Canada added three more medals to bring its total count to 10 at the 2018 Paralympic Games in Pyeongchang, South Korea.
Medals will be up for grabs in the men’s slalom and cross-country skiing while Canada also looks to move closer to locking up a semifinal spot in wheelchair curling.
Canadians to watch:
- Cross-country skiing, Brian McKeever, Mark Arendz, Collin Cameron, 9 p.m. ET on Tuesday
Cameron leads a group of six Canadians in the men’s sprint competition in the sitting category. Earlier in the Games, the Sudbury, Ont., native won bronze in biathlon in the men’s 7.5-kilometre sitting sprint.
Cameron spoke about winning bronze in the men’s sitting 7.5km biathlon, just 3 years after picking up the sport.0:51
Chris Klebl, Derek Zaplotinsky, Ethan Hess, Sebastien Fortier, and Yves Bourque are also competing in the sitting category.
Cindy Ouellet looks to improve on her performance in the women’s sprint competition in the sitting category (9:25 p.m. ET) after failing to finish in the 12K race. The 29-year-old is making her Winter Paralympic debut after having competed in three previous Summer Games in wheelchair basketball.
Arendz looks for his third medal of the Games in the men’s sprint classic style in the standing category (9:48 p.m. ET). The Hartsville, P.E.I., native will surpass his total from Sochi with another podium finish.
CBC Sports’ Josh Dueck spoke with Hartsville, P.E.I. native Mark Arendz after he matched his performance at the 2014 Sochi Paralympics by claiming bronze in the biathlon men’s 12.5-kilometre standing biathlon, to go along with his silver medals in the 7.5 km event.1:19
Brittany Hudak, Emily Young, and Natalie Wilkie will compete in the women’s sprint class style in the standing category (10:07 p.m. ET). Hudak finished fifth in the 10K biathlon.
Canada’s most decorated Winter Paralympian is back on the hunt for more medals. McKeever will go for his 15th career medal in the men’s sprint classic style in the visually impaired category (10:24 p.m. ET).
McKeever’s gold medal in the men’s visually impaired 20km cross-country skiing event gave him 14 career Paralympic medals, the most in Canadian history.1:13
- Alpine skiing: Men’s slalom, Mac Marcoux, Kurt Oatway 8:30 p.m. ET on Tuesday
The Sault Ste. Marie, Ont., native has failed to finish his last two events after winning gold in the men’s downhill race in the visually impaired category.
Marcoux and guide Jack Leith spoke with CBC’s Lauren Woolstencroft after falling during the Super-G portion of the super combined race.1:04
Marcoux’s fortunes could change in the slalom competition where he’s the defending champion.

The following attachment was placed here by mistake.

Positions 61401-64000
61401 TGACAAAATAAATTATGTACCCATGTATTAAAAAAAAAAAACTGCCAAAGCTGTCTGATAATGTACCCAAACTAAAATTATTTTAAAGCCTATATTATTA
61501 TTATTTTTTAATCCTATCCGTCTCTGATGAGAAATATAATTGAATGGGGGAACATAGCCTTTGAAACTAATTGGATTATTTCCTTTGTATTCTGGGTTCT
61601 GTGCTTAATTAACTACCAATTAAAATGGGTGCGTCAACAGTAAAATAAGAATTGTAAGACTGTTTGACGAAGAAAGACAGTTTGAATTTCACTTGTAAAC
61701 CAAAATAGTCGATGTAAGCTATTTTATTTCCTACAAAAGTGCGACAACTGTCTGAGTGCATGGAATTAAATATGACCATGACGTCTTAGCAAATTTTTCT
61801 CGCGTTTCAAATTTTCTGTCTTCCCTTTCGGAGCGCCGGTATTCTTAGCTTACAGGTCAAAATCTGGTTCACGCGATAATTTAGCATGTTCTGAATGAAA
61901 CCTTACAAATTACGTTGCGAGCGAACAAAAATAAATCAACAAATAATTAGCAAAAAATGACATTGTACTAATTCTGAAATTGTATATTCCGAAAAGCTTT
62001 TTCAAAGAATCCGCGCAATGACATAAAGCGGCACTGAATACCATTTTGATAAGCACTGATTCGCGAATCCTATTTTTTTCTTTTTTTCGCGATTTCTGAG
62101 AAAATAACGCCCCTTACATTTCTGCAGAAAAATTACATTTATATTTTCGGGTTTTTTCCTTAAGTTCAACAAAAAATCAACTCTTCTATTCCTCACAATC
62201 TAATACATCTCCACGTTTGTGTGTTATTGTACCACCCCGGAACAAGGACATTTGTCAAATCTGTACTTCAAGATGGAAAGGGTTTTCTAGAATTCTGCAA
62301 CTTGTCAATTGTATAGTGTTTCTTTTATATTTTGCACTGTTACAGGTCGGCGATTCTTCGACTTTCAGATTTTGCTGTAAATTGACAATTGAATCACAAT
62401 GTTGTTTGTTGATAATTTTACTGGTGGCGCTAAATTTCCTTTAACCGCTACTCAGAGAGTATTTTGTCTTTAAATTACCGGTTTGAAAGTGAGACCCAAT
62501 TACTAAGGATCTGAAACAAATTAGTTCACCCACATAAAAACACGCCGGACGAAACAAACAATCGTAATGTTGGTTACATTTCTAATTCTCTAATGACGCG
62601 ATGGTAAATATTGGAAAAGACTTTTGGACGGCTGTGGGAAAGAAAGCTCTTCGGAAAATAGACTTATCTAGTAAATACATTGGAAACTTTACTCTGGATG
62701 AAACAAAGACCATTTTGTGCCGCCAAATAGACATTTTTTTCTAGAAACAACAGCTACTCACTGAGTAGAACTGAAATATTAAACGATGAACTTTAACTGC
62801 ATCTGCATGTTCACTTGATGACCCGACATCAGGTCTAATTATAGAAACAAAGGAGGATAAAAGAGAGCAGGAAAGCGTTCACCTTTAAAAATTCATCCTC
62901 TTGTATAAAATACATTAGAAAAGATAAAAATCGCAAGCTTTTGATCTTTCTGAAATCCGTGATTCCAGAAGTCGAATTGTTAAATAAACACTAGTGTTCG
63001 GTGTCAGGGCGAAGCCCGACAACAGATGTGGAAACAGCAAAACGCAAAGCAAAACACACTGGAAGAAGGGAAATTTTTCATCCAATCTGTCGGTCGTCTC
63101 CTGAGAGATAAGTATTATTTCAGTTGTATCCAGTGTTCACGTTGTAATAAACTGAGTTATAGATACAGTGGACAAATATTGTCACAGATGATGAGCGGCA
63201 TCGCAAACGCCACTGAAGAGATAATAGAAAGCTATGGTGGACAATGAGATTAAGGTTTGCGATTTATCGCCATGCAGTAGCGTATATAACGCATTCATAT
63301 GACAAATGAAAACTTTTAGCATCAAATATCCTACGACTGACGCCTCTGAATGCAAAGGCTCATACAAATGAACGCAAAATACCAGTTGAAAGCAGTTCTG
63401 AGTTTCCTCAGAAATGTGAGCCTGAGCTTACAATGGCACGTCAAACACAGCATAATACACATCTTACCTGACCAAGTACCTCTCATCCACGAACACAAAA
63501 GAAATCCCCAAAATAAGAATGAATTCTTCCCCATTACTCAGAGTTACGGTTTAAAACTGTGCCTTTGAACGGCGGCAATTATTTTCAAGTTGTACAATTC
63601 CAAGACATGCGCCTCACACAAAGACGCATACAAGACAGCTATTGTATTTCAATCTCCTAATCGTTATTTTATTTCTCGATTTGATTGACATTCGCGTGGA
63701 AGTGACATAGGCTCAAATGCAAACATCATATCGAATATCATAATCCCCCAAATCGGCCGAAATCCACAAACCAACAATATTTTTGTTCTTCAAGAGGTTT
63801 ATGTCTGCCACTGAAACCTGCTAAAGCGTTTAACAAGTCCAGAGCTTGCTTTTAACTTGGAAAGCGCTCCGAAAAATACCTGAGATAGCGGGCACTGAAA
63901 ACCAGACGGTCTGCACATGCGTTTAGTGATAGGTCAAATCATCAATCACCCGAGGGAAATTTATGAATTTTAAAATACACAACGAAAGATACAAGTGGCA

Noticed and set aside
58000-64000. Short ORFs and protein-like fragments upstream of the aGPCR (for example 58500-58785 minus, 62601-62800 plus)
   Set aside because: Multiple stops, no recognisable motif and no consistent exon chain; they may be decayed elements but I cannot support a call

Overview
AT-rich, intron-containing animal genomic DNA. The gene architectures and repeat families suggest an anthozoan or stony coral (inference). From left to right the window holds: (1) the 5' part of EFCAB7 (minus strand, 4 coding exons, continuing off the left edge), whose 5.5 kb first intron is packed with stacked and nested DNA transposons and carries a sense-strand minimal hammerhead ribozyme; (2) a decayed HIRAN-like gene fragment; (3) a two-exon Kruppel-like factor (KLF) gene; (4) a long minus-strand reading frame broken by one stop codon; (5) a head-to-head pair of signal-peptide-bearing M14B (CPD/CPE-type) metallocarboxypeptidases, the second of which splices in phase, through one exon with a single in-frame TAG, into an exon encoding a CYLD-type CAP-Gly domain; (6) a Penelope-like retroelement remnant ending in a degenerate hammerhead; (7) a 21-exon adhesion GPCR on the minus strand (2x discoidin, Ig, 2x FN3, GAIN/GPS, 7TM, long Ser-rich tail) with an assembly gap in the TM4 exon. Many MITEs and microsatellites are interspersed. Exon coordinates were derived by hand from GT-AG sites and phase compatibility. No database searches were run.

Alexis Guimond, Braydon Luscombe, and Kirk Schornstein look for their first medal of the Games in the standing category (9:30 p.m. ET). Guimond’s best result came in the downhill competition where he was fourth.
Oatway looks to bounce back after failing to finish the first run of the men’s super combined. The 34-year-old already has a gold in the super-G.
Kurt Oatway explains how he used para-alpine skiing to regain some semblance of his former self and reclaim who he was before his injury2:19
Oatway and Alex Cairns of Squamish, B.C. will compete in the sitting category (10:30 p.m. ET).
- Wheelchair curling, Canada vs. Neutral Paralympic Athletes, 1:35 a.m ET on Wednesday (2nd match 6:35 a.m ET vs. Slovakia)
Canada got back on track with a pair of come-from-behind wins against China and the U.S. Mark Ideson’s rink currently sits in sole possession of third place with a record of 5-2.
Mark Ideson’s Canadian rink rallied to a come-from-behind victory, by stealing a single in the extra end to defeat the United States 6-51:32
Canada has four games remaining in the round robin after which the top four teams will qualify for the semifinals. The Neutral Paralympic Athletes are right on the heels of the Canadians with a 4-3 record while the Slovakians are tied for seventh with a 3-4 record.
More than 600 hours of coverage
Broadcasts of the Games, which run March 9-18, will be available daily on CBC and Radio-Canada with live streams hosted on the CBC Sports app, as well as CBC.ca/sports/paralympics and Radio-Canada.ca/Jeuxparalympiques.
Daily coverage of the 10-day event on CBC will total 38 hours, with live reporting from 6 a.m. to 10 a.m. on Saturdays and 6 a.m. to 9:30 a.m. on Sundays.
Canadians will also be able to keep track of the athletes through highlights shown Monday to Friday between 4 p.m and 6 p.m.
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